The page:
writing rengeek magpie mind

July 2014

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writing rengeek magpie mind

Hey, Harlan?

This is so not okay.

***

Comments

juliansinger makes some interesting points in her journal about the problems brought about by personalizing/particularizing incidents of sexual harassment.

Conversations *keep* ending up being about Ellison and his habits of offensiveness (pro or con) rather than being about the fact that someone groped someone on stage and was allowed to get away with it. As I've been saying in the discussion over there, people talking about what a horrible person he is, is clearly *not* any kind of negative consequence let alone preventative measure.
I'm all for public censure.
was allowed to get away with it.

I think the current discussion is indicative of a desire not to let him get away with it.
Do you? The thought makes me feel...wistful. It would be nice to think that this wasn't going to be Another Horrible Harlan Annecdote, that somehow this one would be different, this one wouldn't become just part of his image before the month is out, another piece of the persona he gets press out of.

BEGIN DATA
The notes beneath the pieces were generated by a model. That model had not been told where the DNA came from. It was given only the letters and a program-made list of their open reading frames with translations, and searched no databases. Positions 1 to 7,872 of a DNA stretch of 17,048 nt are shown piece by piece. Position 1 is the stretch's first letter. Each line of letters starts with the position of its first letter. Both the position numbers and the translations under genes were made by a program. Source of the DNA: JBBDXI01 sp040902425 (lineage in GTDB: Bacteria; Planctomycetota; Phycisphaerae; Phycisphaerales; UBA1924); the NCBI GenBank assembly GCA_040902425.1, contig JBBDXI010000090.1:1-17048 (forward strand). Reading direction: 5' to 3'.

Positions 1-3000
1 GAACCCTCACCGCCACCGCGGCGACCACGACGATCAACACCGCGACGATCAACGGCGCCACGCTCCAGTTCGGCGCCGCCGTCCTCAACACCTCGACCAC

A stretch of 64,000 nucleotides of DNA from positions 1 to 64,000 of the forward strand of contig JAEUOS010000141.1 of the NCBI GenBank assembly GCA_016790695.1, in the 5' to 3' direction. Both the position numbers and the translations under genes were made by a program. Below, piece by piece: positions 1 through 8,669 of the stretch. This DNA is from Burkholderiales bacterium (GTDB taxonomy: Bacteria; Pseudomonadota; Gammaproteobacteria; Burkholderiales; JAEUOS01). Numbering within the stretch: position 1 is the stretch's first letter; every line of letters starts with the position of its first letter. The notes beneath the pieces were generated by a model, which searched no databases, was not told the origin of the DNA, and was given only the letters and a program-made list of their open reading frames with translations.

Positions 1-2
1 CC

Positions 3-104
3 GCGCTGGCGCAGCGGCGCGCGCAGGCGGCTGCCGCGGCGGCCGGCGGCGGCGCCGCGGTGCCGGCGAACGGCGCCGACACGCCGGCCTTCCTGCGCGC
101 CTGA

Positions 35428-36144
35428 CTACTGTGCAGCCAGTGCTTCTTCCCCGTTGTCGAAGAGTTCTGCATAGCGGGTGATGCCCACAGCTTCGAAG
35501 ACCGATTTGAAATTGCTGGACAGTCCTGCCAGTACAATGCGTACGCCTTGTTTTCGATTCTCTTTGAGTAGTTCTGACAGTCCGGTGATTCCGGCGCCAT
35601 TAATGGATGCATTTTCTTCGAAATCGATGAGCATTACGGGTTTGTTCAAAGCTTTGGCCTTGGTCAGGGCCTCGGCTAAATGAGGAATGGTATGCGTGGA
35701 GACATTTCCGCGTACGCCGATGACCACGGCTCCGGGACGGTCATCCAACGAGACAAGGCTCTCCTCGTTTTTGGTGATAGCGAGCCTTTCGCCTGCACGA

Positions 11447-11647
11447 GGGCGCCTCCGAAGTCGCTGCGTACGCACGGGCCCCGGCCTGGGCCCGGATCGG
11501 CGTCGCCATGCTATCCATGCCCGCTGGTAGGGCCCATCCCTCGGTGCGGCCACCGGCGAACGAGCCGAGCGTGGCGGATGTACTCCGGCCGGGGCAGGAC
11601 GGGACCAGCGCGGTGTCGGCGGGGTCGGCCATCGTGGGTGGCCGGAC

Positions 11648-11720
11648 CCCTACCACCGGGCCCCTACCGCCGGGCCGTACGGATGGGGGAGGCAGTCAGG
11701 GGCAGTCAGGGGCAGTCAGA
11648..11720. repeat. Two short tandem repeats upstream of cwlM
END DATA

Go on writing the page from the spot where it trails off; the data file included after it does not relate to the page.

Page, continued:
I suppose only time will tell. But I keep hearing things that boil down to, "Yep, Harlan Ellison is a very nasty man. Why, one time he--" instead of, "Having assaulted a writer at the Hugos, Harlan Ellison will be asked to--" or "--will no longer be--" or "--is now being considered--"

I hope you're right.
The people I know who are upset about this -- myself very much included -- see it as an outrageous example of something that we have seen happen far too often. We can discuss it openly because it's a (finally) public example of something we have all seen far too much of in vaguely-public settings in the field. It needs to stop, and that's what I hear people saying. (The people I'm listening to anyway.)

I could care less about Harlan Ellison, personally. His character is well-established and the Ellison apologists can have him. In this instance, if he can be said to represent something, to me it is SF's past, the history of letting Revered Male Writers get away with whatever they like, and often with an affectionate response. ("That INSERT DIRTY OLD NAME HERE! What a card!")
We can discuss it openly because it's a (finally) public example of something we have all seen far too much of in vaguely-public settings in the field.

I wonder if part of the reason that fandom feels it can be so open in discussing this is because the first public account publically condemning it came from a male -- pnh?

I realize this is pure supposition, but if the first voice out of the gate had been female (or had been less notable), I wonder whether the responses would've shown as much consensus.
I think it's more that Patrick is credible.